* When I took Ambien, I would get up and eat in the night, apparently still asleep. When I woke up one morning sprawled out in a pile of cracker crumbs and walnuts like the last one to leave a Roman orgy I knew I had to give it up.
* Now that I have a foundation under my Temperapedic mattress, I need a ladder to climb into bed. I feel like the girl in The Princess and The Pea, my second favorite fairy tale. My favorite is the gruesome and Grimm little tale of Little Red Riding Hood. No wonder, then, that I love grisly murder mysteries and true-life tragedies as bedtime stories.
* I’m not a cuddler and I feel bad about it. Coming home to my own bed and bedroom is always like a big sigh of luxury mixed with a little loneliness. I’d like to be a hugger, and I wish it came naturally to me to call someone “hon” or “babe,” but it just doesn’t. I guess I need to meet either an equally repressed man or one who is naturally demonstrative. But still, I really don’t want to call anyone “hon”.
* I spent five or so years living with the wrong lamp. I loved my handcarved hula girl but she was just so tall that I had to sit up out of the edge of sleep in order to turn the damn thing off and then I’d be wide awake again. I just gave her away and I miss her eccentricity.
A friend of my daughter’s called it The Fear when she was in high school even though she couldn’t really explain it. I call it The Dreads. I think Churchill called it The Black Dog. Moods that stalk you, inducing either general universal anxiety (what if the oil spill creates a dead ocean?) that has no answer or a personal sadness that you just can’t shake. I’ve had it lately, despite the latest/greatest antidepressant my doctor can find and a life that is just so incredibly lucky. We give it these names in order to distance ourselves from it or cut it down to size, but I think it’s the knowledge of our own mortality and the questioning and questing that goes along with it that dogs us. That dark shadow is anathema to us, because we are busy being the best we can be, getting empowered, waiting for the Universe to grant our dearest wish, buying stuff to fill up the empty rooms of our soul house. It’s such a tightrope we walk — to love the light with all our might and at the same time, acknowledge the dark that waits for us at the end. And I probably cudgel my brain about it way too much–that’s why I love Lawrence Ferlinghetti’s “Recipe for Happiness Khaborovsk or Anyplace.”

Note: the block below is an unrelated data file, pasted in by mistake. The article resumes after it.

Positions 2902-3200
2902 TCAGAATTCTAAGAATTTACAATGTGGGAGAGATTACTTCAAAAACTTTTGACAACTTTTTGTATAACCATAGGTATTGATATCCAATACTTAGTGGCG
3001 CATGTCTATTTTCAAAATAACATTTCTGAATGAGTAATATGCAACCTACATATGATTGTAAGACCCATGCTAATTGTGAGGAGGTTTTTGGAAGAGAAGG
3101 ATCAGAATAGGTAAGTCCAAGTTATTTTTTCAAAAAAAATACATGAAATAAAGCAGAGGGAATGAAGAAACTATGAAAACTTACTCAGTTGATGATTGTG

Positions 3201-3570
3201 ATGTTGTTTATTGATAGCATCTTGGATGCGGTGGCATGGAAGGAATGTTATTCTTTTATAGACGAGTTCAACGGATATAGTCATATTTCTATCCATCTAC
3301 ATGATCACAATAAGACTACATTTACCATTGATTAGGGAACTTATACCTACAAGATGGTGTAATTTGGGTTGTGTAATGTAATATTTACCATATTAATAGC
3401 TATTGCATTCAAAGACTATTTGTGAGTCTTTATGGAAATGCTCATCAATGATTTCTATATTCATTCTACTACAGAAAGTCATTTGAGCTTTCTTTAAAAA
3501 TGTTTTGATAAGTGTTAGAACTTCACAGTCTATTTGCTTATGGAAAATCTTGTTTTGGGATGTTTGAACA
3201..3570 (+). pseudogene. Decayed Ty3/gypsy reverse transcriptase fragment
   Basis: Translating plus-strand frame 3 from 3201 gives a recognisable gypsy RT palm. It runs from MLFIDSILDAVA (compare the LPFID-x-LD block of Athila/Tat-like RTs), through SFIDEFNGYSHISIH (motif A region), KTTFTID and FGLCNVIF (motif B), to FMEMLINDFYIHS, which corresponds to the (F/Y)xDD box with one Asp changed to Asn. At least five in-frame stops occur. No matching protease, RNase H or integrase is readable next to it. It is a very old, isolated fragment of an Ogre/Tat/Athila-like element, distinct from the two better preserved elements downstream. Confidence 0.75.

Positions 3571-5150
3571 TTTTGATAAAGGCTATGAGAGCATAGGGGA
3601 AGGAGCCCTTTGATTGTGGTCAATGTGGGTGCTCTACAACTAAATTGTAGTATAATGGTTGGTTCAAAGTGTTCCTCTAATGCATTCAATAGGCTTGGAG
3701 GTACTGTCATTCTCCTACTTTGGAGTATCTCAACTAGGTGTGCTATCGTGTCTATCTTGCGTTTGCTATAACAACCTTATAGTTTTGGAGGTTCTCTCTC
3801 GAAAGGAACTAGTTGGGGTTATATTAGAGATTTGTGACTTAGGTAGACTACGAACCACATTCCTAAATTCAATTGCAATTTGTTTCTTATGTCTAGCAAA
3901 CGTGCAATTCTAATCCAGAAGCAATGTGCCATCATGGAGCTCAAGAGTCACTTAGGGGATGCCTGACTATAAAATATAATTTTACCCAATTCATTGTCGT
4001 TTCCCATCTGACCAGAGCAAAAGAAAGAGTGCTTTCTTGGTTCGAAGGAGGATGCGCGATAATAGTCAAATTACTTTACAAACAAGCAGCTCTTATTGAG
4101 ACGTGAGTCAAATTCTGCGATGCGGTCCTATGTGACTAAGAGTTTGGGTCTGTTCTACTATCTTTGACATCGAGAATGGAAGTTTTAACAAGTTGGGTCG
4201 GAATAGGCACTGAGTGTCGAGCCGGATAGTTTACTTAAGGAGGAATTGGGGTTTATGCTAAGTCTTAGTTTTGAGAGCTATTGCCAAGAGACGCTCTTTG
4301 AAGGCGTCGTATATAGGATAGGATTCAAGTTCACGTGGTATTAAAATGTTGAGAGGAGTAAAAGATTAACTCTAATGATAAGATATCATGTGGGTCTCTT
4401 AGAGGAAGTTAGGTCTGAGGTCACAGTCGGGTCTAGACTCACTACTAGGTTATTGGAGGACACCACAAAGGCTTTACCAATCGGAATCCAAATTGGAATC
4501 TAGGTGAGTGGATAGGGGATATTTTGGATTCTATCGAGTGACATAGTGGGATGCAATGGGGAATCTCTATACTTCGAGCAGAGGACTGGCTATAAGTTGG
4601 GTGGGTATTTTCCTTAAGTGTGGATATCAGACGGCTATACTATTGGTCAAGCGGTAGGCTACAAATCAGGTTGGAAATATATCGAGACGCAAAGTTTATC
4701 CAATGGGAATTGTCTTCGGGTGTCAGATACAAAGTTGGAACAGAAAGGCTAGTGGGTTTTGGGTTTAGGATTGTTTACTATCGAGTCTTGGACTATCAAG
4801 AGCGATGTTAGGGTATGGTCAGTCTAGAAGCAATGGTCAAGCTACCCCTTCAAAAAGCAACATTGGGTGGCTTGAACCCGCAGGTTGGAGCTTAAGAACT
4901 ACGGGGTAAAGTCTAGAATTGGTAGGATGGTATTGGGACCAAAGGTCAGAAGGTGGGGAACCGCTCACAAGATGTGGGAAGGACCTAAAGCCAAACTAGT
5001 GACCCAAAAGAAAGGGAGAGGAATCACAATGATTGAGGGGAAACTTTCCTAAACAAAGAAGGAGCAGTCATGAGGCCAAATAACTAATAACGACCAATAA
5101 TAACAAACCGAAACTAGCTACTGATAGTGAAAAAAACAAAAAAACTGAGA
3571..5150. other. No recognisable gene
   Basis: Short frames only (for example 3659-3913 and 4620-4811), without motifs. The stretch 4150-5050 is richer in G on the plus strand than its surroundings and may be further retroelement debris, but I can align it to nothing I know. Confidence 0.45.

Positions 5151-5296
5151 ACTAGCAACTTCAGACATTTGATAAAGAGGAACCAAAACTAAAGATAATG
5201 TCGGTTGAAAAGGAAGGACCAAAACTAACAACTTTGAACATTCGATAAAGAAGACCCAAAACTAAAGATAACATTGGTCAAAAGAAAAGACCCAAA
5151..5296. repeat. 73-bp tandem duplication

One grand boulevard with trees
With one grand cafe in sun
With strong black coffee in very small cups.
One not necessarily very beautiful
Man or woman who loves you.
One fine day.